Who got to hold a 15 foot snake, snapping turtle and bearded dragon this weekend? This girl!

Evan’s 8th birthday party was on Saturday, and because of his extreme love for reptiles, I endured 18 children under the age of 10 AT MY HOUSE, a traveling reptile zoo, and lots of slimy, slithering creatures.  That’s when you know how much you REALLY love someone.  In any case, I survived both of our birthdays last week and am still sane (somewhat).

Meanwhile, my sister-in-law (one of the coolest women I know and a fantastic writer) sent me this, and I love it!  Thanks Lynn!

This morning while getting my coffee in my workplace cafe, I overheard two women speaking about shopping.  One of them said to the other, in her eastern European accent, “Yeah, but you can find good deals if you look hard. Like the other day, I found a BCBG dress for $50.  I thought to myself, ‘It’s beautiful. I’m not even going to try it on. I’m going to take it home and it’s going to fit perfectly.'”  My immediate thought was that she was naive, or that only she in her size 0 figure could just take a dress home and have it fit perfectly.

But her words kept ringing in my head all day, in her accent of course.  “I’m going to take it home and it’s going to fit perfectly.”  Her words were so confident and brave.  What if I approached everything with such provocation?  Maybe my life would become a self-fulfilling prophecy if I assumed everything was going to work out well.  I started applying it to my day:  It helps if you use the accent.

“I’m going to look at my emails and get them sorted perfectly.”

“I’m going to call the client and it will work out perfectly.”

“I’m going to have just a little bit of a healthy lunch and it will be just the right amount.”

Confident.  Bold.  Righteous.  Assumptive.

I like this way of thinking.  I’m going to give it a shot this week…..and it’s going to work perfectly.

-Lynn Grady-Worthen


  1. I love this! Since I have a bit of a problem with perfectionism, I will definitely use this, but replace “perfectly” with “great” or to keeping in tone with the accent, “spendidly”. 😉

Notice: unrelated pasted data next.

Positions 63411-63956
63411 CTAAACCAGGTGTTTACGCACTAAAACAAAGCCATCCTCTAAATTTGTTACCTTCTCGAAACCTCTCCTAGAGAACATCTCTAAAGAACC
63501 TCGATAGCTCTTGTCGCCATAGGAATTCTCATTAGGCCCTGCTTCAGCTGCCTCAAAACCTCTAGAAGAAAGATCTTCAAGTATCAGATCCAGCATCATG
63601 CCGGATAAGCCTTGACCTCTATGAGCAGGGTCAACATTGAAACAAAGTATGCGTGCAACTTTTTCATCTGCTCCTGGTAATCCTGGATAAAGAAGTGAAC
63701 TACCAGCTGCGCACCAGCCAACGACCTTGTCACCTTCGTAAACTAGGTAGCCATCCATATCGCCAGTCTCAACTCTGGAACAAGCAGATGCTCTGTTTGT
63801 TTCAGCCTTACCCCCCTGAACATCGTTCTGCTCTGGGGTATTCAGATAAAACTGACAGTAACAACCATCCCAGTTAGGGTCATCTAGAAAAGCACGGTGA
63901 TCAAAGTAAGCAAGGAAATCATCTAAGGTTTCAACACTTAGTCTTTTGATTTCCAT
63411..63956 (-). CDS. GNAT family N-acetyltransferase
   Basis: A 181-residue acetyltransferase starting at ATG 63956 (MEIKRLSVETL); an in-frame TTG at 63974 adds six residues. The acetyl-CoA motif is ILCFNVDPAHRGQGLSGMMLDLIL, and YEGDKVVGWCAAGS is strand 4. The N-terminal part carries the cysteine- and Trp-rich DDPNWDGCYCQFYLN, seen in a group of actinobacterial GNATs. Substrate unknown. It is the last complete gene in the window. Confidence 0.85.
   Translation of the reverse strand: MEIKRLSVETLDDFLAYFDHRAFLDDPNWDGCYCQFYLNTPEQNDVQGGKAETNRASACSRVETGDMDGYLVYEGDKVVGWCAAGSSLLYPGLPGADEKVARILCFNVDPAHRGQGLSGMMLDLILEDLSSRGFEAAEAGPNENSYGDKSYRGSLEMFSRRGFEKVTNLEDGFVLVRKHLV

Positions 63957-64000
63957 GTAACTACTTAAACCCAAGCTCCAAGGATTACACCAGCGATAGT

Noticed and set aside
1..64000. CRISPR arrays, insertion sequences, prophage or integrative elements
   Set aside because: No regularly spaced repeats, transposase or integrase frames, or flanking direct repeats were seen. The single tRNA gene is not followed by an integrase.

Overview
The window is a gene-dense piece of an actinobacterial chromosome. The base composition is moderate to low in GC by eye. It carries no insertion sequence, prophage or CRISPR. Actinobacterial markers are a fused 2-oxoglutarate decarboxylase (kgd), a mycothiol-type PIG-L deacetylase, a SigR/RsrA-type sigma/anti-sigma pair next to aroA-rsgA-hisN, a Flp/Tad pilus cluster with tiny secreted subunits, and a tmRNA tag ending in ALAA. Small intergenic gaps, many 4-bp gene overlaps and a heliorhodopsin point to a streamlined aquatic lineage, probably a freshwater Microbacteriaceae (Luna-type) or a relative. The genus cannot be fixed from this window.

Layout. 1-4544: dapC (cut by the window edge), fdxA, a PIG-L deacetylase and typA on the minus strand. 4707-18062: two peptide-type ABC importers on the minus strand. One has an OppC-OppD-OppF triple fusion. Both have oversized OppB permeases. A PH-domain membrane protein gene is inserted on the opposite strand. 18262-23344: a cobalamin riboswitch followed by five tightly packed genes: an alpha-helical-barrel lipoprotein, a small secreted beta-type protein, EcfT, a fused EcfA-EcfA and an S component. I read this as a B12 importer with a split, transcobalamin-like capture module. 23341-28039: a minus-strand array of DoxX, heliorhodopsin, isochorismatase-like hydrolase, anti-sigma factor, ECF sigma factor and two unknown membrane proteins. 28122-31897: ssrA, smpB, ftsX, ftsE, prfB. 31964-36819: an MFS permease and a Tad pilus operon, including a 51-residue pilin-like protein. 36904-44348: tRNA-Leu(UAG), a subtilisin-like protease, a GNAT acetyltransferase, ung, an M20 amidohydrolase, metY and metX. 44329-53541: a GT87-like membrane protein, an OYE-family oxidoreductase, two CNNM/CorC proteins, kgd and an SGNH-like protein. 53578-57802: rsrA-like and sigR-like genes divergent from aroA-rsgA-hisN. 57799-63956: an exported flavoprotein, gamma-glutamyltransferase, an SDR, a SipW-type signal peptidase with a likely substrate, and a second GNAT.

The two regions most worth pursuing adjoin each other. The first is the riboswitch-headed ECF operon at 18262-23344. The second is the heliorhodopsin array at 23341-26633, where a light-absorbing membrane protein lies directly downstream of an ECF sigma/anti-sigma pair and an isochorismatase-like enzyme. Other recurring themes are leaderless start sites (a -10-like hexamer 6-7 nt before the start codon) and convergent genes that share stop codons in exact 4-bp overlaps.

2. I think I know that Eastern European lady…or one with the same joie de vivre! Maybe its a common trait among people who have experienced a less-than-perfect life in another country and who realize that, for all its faults and shortcomings, this one is pretty darned near perfect, so why shouldn’t the clothes be that way too?

    I guess what I mean is that perspective can have a real impact on our outlooks. Sometimes we get so caught up in the thick of thin things, that we miss the bigger picture, one that is much closer to perfect than imperfect. Maybe if we try changing our viewpoint, we might see the picture in a better light.

  3. Very inspiring Anne. Goes in line with; We create our tomorrow today. If I tell my wife she looks fat, gaurenteed my tomorrow will not be good. If I sit here speaking negatively, i.e. “Tomorrow’s going to be so boring.” “I’m going to hate getting up for work.”, I promise, tomorrow will be boring and I will hate getting up for work. Speak happiness and positive thoughts in existence.

  4. Great post, Anne. I more and more believe that we create our realities; thinking/visualizing it will make it so! (Though I returned a pair of sandals to Ross today that I so wanted to fit, but after they pinched my feet just between the closet and the kitchen, I realized some realities are a bit immutable.) So maybe the trick is to recognize which ones are more open to our influence.

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